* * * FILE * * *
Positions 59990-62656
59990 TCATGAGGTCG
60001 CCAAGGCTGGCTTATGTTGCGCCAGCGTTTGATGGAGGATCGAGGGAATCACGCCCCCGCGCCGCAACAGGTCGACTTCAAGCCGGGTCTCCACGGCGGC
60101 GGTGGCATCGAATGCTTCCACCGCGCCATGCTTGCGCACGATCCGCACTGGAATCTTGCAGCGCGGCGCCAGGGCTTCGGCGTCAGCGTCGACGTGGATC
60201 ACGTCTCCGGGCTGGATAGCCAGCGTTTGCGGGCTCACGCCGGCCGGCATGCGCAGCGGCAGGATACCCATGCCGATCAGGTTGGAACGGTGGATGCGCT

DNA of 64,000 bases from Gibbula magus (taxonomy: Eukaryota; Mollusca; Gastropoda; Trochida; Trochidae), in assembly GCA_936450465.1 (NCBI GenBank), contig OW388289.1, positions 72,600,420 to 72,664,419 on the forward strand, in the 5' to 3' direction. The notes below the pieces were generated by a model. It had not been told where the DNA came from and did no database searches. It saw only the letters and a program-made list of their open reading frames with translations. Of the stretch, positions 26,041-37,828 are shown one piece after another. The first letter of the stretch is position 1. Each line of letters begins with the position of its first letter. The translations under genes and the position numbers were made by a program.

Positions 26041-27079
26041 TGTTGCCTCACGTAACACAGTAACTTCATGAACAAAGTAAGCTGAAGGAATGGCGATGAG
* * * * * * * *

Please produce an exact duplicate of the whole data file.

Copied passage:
Positions 59990-62656
59990 TCATGAGGTCG
60001 CCAAGGCTGGCTTATGTTGCGCCAGCGTTTGATGGAGGATCGAGGGAATCACGCCCCCGCGCCGCAACAGGTCGACTTCAAGCCGGGTCTCCACGGCGGC
60101 GGTGGCATCGAATGCTTCCACCGCGCCATGCTTGCGCACGATCCGCACTGGAATCTTGCAGCGCGGCGCCAGGGCTTCGGCGTCAGCGTCGACGTGGATC
60201 ACGTCTCCGGGCTGGATAGCCAGCGTTTGCGGGCTCACGCCGGCCGGCATGCGCAGCGGCAGGATACCCATGCCGATCAGGTTGGAACGGTGGATGCGCT

DNA of 64,000 bases from Gibbula magus (taxonomy: Eukaryota; Mollusca; Gastropoda; Trochida; Trochidae), in assembly GCA_936450465.1 (NCBI GenBank), contig OW388289.1, positions 72,600,420 to 72,664,419 on the forward strand, in the 5' to 3' direction. The notes below the pieces were generated by a model. It had not been told where the DNA came from and did no database searches. It saw only the letters and a program-made list of their open reading frames with translations. Of the stretch, positions 26,041-37,828 are shown one piece after another. The first letter of the stretch is position 1. Each line of letters begins with the position of its first letter. The translations under genes and the position numbers were made by a program.

Positions 26041-27079
26041 TGTTGCCTCACGTAACACAGTAACTTCATGAACAAAGTAAGCTGAAGGAATGGCGATGAG